Under Armour's Results Provide Stability to Its Story
The narrow-moat firm is transforming into a larger sporting goods company.
Narrow-moat Under Armour (UA) closed its books on fiscal 2017 offering investors more stability toward the firm’s transformation into a larger sporting goods company. Revenue for the fourth quarter was up 4% (currency neutral), driven by a 1% decline in wholesale but offset by direct-to-consumer (DTC) growing 11%, which places the firm above our full-year 2.4% consolidated top-line estimate. Further, it outlined fiscal 2018 guidance, which offered a low-single-digit increase to sales (mid-single-digit decline in North America and greater than 25% Internationally), with gross margins expected to increase 50 basis points to 45.5%, comparing more or less in line with our 5.6% and 45.2% estimates. We believe these results have eased investors’ concerns as key categories and segments (International, DTC, and footwear) continue to perform well and the troubled North American wholesale becomes less of a focus (expected to generate around 40% of sales in fiscal 2018, down from 46% last year). Taken together, we plan to raise our $19.50 fair value estimate by a low-single-digit percentage to incorporate these result, time value of money, and the U.S. tax reform.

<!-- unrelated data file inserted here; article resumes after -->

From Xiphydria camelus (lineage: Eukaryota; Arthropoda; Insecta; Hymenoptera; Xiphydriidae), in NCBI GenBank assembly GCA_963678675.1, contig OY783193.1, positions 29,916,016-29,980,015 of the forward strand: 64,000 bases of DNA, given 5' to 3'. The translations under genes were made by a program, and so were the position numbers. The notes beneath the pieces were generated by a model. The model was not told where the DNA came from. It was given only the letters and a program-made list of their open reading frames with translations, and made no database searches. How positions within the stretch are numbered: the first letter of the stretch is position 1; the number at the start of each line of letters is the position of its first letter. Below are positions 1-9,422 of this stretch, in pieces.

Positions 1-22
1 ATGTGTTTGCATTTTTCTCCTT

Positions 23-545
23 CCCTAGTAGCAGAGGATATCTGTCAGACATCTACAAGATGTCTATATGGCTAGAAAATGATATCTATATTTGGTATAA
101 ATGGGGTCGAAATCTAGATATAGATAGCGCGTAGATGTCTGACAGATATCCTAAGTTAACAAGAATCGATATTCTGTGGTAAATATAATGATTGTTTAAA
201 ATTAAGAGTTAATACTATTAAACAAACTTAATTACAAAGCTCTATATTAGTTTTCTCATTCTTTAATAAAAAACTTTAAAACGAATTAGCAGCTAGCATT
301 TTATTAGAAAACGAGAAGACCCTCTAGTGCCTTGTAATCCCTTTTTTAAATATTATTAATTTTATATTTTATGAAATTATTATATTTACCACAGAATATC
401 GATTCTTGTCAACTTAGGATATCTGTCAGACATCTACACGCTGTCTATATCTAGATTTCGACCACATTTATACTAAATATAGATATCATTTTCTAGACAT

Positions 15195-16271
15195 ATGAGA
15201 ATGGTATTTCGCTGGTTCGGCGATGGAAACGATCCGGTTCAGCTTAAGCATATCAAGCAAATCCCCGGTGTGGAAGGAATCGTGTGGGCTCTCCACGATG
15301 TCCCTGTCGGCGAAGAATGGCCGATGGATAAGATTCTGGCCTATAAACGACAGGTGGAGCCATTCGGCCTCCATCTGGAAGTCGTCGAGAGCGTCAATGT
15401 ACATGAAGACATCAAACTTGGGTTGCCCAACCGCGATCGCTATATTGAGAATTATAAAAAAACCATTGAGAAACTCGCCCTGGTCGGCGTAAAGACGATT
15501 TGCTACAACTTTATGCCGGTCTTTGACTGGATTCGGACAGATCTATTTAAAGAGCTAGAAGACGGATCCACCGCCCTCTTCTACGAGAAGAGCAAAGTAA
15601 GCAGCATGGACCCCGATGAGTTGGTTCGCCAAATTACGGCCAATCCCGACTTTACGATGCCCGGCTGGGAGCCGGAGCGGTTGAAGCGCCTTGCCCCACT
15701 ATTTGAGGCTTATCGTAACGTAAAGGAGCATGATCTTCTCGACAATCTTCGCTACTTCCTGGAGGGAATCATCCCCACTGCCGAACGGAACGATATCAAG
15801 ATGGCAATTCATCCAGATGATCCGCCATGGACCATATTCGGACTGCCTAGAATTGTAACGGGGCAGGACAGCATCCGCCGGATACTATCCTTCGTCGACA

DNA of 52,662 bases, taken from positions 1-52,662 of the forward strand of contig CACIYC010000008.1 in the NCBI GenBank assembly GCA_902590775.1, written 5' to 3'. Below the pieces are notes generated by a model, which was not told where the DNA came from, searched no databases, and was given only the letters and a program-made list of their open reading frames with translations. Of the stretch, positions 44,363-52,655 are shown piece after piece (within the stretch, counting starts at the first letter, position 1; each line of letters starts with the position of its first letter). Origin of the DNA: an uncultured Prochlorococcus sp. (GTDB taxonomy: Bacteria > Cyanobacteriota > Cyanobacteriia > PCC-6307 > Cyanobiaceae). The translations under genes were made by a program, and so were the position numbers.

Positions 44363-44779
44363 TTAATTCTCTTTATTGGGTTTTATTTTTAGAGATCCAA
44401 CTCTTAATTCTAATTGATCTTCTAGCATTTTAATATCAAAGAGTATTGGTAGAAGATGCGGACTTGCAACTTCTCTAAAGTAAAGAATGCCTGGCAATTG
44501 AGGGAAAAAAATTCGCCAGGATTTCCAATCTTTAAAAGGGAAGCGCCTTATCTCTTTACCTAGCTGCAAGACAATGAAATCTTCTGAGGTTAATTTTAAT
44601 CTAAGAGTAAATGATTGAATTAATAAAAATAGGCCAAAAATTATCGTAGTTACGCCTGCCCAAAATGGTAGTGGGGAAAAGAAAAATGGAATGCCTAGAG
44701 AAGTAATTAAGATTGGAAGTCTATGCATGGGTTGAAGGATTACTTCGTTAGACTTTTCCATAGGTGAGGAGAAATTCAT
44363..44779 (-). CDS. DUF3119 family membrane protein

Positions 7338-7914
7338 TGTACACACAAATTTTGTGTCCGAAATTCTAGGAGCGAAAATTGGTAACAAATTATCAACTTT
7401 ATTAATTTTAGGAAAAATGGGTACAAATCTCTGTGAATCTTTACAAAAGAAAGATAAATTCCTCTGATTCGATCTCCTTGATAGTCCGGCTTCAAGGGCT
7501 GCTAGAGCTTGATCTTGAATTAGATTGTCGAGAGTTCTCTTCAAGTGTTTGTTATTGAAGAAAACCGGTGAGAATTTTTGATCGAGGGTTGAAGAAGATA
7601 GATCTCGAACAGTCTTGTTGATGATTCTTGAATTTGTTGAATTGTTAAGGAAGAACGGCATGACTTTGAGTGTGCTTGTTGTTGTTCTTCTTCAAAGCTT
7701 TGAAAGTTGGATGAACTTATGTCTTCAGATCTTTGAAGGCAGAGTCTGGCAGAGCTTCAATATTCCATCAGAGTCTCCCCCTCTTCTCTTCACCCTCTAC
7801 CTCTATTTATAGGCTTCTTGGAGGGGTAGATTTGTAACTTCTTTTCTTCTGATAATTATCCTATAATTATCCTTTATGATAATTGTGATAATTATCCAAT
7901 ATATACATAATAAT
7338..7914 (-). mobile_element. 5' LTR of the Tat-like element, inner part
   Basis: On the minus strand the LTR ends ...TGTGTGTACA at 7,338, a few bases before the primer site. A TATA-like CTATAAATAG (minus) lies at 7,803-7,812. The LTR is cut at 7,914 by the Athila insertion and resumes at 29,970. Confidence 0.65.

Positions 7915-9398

We believe the brand has long-term potential, both in the U.S. and internationally, as it faces temporary issues and heavy investment periods that should dissipate and provide a tailwind to favorable margin improvement. This quarter, international grew 47% (exceeding our expectations for around 20% growth over the next decade) to 23% of sales, DTC grew 11% (we forecast 20% average annual over the next five years) to 50% of sales, and footwear rose 9%. These sales remain a key aspect of our operating margin assumptions that suggest the firm can reach 10% by fiscal 2021 from roughly 3% today. We see the firm’s almost 20% reduction in estimated fiscal 2018 capital expenditures as evidence of the heavy investment lift being behind the company (expects capital expenditures of $225 million from $275 million last year).
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John Brick, CFA does not own shares in any of the securities mentioned above. Find out about Morningstar’s editorial policies.